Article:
Grab your popcorn, folks. The battle between Microsoft and Amazon over Microsoft’s the U.S. Department of Justice’s Joint Enterprise Defense Infrastructure (JEDI) contract award just got hotter still.
As you may recall—I barely wrote the post an hour ago—Microsoft vice president Frank Shaw just alleged that Amazon continues to fight the JEDI contract award out of the public eye. Shaw says that Amazon has already lost this fight, and that the DOJ decision is final. Worse, he says that Amazon overbid on its proposed JEDI contract, and that that was the real reason Amazon lost the bid.
Well, Amazon may be sneaking around trying to reverse history through back channels, but it just made its reply to Shaw’s accusations public.
“Since we filed our protest, we’ve been clear in our intent: we don’t think the JEDI award was adjudicated fairly, we think political interference blatantly impacted the award decision, and we’re committed to ensuring the evaluation receives a fair, objective, and impartial review,” the Amazon retort begins. “Recently, Microsoft has published multiple self-righteous and pontificating blog posts that amount to nothing more than misleading noise intended to distract those following the protest.”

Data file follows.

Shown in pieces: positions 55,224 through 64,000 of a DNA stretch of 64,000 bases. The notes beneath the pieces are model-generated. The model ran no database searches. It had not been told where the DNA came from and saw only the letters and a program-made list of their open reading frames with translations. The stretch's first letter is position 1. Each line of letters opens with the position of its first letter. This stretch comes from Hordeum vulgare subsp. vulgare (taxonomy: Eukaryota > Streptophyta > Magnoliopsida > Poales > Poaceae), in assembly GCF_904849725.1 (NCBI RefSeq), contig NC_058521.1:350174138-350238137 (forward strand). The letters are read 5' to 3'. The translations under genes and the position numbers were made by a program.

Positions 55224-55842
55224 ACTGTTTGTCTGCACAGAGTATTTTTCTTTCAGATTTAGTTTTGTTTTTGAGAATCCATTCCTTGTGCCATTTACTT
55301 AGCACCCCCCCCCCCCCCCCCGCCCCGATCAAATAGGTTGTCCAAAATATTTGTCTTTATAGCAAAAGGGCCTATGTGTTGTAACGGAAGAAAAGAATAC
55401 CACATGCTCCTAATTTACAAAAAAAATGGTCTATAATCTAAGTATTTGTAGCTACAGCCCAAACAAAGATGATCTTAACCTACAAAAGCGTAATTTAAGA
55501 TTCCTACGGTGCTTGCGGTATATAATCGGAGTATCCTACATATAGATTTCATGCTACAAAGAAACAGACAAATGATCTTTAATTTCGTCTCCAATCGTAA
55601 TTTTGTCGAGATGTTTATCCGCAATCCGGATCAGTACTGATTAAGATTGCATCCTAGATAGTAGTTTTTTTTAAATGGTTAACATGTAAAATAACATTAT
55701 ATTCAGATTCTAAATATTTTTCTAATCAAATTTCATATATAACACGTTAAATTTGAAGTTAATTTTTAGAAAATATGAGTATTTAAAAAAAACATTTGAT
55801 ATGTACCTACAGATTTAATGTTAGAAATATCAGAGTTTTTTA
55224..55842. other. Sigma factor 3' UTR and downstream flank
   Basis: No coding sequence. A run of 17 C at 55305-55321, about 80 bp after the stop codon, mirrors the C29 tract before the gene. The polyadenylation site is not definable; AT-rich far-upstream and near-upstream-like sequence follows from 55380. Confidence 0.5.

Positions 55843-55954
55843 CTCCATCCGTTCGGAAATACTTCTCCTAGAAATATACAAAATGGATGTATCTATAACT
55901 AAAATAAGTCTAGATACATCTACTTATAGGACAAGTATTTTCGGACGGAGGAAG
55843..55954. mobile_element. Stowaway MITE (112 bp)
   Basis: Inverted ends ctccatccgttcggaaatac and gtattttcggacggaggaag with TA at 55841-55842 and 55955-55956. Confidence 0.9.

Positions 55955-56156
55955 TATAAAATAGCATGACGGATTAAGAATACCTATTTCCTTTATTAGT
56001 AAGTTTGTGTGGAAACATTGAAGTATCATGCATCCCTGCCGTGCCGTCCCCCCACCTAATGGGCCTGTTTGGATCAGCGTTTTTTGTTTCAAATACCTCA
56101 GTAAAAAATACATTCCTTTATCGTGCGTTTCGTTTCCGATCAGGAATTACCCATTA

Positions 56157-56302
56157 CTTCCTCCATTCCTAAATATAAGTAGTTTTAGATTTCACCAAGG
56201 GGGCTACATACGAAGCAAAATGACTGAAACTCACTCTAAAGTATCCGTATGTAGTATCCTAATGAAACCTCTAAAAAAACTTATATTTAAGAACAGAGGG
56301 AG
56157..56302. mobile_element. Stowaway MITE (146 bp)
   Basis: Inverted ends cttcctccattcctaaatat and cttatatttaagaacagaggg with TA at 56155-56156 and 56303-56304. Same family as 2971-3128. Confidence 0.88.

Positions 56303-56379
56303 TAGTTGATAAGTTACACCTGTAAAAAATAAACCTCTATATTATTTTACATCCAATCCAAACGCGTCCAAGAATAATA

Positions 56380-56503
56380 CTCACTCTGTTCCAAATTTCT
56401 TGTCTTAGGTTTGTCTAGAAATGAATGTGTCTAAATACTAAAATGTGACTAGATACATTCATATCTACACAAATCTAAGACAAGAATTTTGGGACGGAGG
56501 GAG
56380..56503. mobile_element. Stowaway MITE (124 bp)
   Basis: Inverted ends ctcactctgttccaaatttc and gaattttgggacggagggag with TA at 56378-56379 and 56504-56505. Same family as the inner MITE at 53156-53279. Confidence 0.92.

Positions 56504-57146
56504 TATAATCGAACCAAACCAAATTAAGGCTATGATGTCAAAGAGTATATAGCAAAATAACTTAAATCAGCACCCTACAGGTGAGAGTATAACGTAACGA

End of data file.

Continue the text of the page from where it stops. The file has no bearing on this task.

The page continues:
In return, Amazon offers a volley of what it calls “facts.” There are too many to publish, and most of them are, frankly, kind of nonsense. But the one thing Amazon does have going for it is that the award was clearly politically motivated: The White House prevented the internal DOJ review from investigating those claims. So its conclusion is, by definition, not to be believed.
And this is just nuts:
“Microsoft is doing an awful lot of posturing,” the Amazon post reiterates. “We understand why. Nobody knowledgeable and objective believes they have the better offering. And, this has been further underscored by their spotty operational performance during the COVID-19 crisis (and in 2020 YTD). Microsoft wants us to just be quiet and go away. But, as we’ve said all along, we believe it’s critical for the DoD, the country, and future U.S. Government procurements that agencies make decisions free from political retribution and interference, and based fairly and on the facts.”
My takeaway here is that we should credit Microsoft for really getting under Amazon’s skin: Amazon was clearly working behind the scenes to try and reverse a final decision on this contract. And when Microsoft called it out for doing so, it exploded publicly and in an unprofessional manner.
I think there are two facts, one supporting Amazon, one supporting Microsoft.
The DOJ decision was absolutely politically motivated. But Microsoft did under-bid Amazon. OK, three. These companies cannot freaking stand each other.
That’s it. Everything else—including which company has the better or more suitable technology—is just opinion.